As an organization we have worked hard at developing a professional and engaging culture leading us to win an award for one of the best places to work in the M&E industry, as per the �Great Places to Work 2011' survey. As a stand alone media organization which is not a part of any media conglomerate, these milestones are truly rewarding and we hope to build further and maximize our shareholders, consumers and employees value.

Impediments to radio's growth in the decade…

The radio industry has managed to overcome all insurmountable challenges it has faced throughout its journey. It has been controlled rigidly, subjugated to the vagaries of changing policies and backward looking regulations but has still managed to find its place in the sun.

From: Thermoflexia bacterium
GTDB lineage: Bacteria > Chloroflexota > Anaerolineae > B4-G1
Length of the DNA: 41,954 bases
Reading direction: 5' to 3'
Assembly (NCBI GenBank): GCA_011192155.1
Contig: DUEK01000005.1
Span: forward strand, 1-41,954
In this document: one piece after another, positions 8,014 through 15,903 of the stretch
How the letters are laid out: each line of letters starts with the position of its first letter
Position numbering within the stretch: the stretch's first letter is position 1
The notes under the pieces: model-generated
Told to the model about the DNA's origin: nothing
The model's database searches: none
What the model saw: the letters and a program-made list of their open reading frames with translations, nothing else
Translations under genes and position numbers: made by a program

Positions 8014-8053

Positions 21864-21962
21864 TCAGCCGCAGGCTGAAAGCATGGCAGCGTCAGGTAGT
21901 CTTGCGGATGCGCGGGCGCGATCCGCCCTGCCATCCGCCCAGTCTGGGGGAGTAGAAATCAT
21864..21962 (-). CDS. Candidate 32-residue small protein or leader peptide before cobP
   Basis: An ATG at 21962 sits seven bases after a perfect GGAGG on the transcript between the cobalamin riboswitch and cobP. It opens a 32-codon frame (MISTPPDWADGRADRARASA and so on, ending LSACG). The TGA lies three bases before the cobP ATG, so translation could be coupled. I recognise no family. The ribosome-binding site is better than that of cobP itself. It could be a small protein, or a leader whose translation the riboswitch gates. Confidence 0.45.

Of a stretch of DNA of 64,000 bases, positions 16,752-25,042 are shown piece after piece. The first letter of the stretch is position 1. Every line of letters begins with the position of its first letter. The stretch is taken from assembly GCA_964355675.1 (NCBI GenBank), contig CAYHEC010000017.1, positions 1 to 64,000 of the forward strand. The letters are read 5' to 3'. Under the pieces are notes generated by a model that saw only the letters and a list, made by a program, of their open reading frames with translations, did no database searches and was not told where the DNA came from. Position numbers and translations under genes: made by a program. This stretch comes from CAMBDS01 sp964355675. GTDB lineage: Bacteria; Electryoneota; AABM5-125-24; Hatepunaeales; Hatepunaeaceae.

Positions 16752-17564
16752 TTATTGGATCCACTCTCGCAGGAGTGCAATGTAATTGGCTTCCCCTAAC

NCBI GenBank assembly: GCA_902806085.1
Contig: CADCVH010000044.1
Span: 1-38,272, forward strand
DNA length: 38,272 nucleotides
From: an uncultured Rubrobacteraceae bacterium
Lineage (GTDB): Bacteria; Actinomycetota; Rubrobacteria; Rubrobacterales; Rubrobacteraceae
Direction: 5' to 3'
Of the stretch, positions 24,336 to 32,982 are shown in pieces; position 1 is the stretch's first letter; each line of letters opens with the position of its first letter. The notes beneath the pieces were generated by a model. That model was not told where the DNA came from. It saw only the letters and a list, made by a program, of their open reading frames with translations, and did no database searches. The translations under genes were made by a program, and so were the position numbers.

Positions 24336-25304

Clearly the biggest challenge for the industry was regulatory It is the only medium that was hugely restricted in terms of content, multiple frequencies and FDI limitations which stifled and shackled the growth of the medium. The back breaking music royalty payments were also a huge challenge for us.

Of course all these things are now in the past. With the Copyright Board judgment of 25 Aug 2010 and the Bombay High Court judgment on IPRS on 25 July 2011, the royalty issue has been resolved. The Phase-III policy too has lifted many restrictions on the industry and we look forward to a new resurgence.

Phase-III will tap radio into the booming economy of M&E industry…